In the midst of a relentless drought wreaking havoc in South America, the urban areas of Uruguay and Argentina are grappling with a peculiar challenge. Daily publication El Pais brings attention to the issue, reporting that tap water in these regions has acquired an unexpected brackish taste, intensifying the already severe water scarcity crisis.
According to the latest data unveiled on the South American Drought Information System (SISSA) website, the situation is particularly dire in the southwestern region of Uruguay and the northeastern border zones of Argentina. These areas have been classified as experiencing either “severe drought” (Stage 3) or “extreme drought” (Stage 4) on a scale ranging from 0 to 5, highlighting the severity of the water shortage that has persisted from April through June.
Notably, picturesque locations renowned for their expansive grasslands, such as Salto in Argentina and the port city of Colonia del Sacramento in Uruguay, find themselves in the throes of an unparalleled drought, classified as an “exceptional drought” (Stage 5) according to the analysis.
During a recent press conference, Alvaro Delgado, Secretary to the Presidency of Uruguay, expressed the gravity of the situation, stating, “Our nation is currently facing its worst water scarcity crisis in the past 74 years.”
The scarcity of water has also affected densely populated regions, including the capital cities of Buenos Aires and Montevideo, where pockets of the population are experiencing a real and concerning water shortage.
Uruguay faces an additional predicament, with the metropolitan area witnessing an alarming depletion of water supplies from the Paso Severino reservoir. To address this, the Uruguayan Water Authority has resorted to blending saltwater from river estuaries with freshwater supplies, resulting in a distinct salinity taste.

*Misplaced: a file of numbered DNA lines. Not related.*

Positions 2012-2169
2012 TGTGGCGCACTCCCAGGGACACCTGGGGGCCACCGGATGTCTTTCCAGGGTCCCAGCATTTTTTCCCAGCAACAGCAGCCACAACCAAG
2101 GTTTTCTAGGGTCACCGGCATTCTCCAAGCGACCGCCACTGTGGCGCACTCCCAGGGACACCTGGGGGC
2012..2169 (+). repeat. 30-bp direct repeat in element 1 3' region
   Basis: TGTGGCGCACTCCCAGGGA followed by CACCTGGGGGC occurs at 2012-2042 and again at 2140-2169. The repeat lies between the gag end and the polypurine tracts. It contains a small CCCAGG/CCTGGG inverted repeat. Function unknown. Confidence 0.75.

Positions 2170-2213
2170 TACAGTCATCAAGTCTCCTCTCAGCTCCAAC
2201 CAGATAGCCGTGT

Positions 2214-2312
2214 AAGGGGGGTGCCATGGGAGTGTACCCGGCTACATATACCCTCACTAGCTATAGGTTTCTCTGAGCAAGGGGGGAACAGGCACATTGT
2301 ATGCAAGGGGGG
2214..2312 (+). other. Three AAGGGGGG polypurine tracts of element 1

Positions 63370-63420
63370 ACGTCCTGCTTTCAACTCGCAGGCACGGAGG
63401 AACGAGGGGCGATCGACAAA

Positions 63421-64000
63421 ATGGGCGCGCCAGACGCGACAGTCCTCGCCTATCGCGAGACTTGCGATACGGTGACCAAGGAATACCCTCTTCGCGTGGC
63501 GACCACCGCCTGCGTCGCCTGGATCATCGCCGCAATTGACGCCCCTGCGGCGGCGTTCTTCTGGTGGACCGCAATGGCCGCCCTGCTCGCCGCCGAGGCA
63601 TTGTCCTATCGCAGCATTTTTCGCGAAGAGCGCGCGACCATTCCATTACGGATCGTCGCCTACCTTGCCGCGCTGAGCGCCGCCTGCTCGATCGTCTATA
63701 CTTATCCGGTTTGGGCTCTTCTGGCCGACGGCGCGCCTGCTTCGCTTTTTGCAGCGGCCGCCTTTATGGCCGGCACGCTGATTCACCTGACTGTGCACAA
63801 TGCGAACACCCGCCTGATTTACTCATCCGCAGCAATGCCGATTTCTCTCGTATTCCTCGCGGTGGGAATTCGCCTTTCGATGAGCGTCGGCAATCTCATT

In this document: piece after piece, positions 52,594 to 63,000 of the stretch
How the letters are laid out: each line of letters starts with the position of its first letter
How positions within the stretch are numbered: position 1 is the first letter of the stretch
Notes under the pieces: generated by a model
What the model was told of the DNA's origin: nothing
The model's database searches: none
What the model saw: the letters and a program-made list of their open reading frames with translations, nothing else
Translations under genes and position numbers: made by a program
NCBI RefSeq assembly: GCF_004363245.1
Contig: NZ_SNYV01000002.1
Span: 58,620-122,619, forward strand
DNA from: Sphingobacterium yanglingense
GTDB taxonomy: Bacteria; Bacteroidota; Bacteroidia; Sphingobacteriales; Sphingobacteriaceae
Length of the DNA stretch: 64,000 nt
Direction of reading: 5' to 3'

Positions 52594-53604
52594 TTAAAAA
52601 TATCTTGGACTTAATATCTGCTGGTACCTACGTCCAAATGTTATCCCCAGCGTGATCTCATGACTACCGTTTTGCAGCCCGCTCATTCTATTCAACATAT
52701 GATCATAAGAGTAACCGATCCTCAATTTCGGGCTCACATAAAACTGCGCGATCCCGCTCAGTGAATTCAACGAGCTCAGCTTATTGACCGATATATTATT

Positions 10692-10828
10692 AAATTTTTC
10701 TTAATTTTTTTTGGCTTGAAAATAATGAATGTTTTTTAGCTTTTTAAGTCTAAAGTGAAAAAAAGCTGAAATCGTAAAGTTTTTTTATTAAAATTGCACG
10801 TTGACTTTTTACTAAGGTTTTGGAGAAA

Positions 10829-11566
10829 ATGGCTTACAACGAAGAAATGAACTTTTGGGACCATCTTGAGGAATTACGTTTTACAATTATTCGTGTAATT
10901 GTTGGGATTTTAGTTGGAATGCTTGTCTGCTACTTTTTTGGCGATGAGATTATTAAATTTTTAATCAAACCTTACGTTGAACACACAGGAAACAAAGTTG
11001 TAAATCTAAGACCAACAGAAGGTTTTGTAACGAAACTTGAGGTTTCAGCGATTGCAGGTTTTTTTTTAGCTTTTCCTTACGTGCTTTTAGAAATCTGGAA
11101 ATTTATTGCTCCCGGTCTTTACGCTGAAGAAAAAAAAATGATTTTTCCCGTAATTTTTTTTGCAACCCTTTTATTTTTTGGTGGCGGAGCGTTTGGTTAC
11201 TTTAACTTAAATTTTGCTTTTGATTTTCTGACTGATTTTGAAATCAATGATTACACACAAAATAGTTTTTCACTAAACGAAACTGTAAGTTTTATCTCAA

While authorities assert that the water remains drinkable, media reports have raised concerns about potential health implications, especially for vulnerable groups such as pregnant women, the elderly, and patients, fueling public discontent and demand for immediate solutions.
The Director of the Uruguayan Water Authority, Raúl Montero, offered an explanation, stating, “The salinity level in tap water measures 350 mg per liter, which falls below the permissible limit of 440 mg.” However, these assurances have done little to quell the dissatisfaction among water users.
In response to the crisis, the Uruguayan government swiftly announced a series of emergency measures. These include providing alternative water sources or subsidizing water costs for households with children under the age of two and patients, constructing temporary reservoirs to alleviate the shortage, and implementing restrictions on non-essential water consumption such as car washing.
Meanwhile, the agricultural sector in Argentina is feeling the strain, with a noticeable decrease in milk production and a sharp decline in farm machinery sales, directly impacting the livelihoods of farmers.
Jorge García Buis, a dairy farmer from Buenos Aires Province, expressed his concerns, stating to La Nación, “The low rainfall during March and April has created an extremely challenging situation for milk production, and the overall quality of hay has significantly deteriorated.”
Both Uruguay and Argentina are anxiously awaiting news of substantial rainfall, but meteorological agencies have delivered an unfortunate forecast, predicting a continued lack of precipitation capable of alleviating the water scarcity crisis in the near future.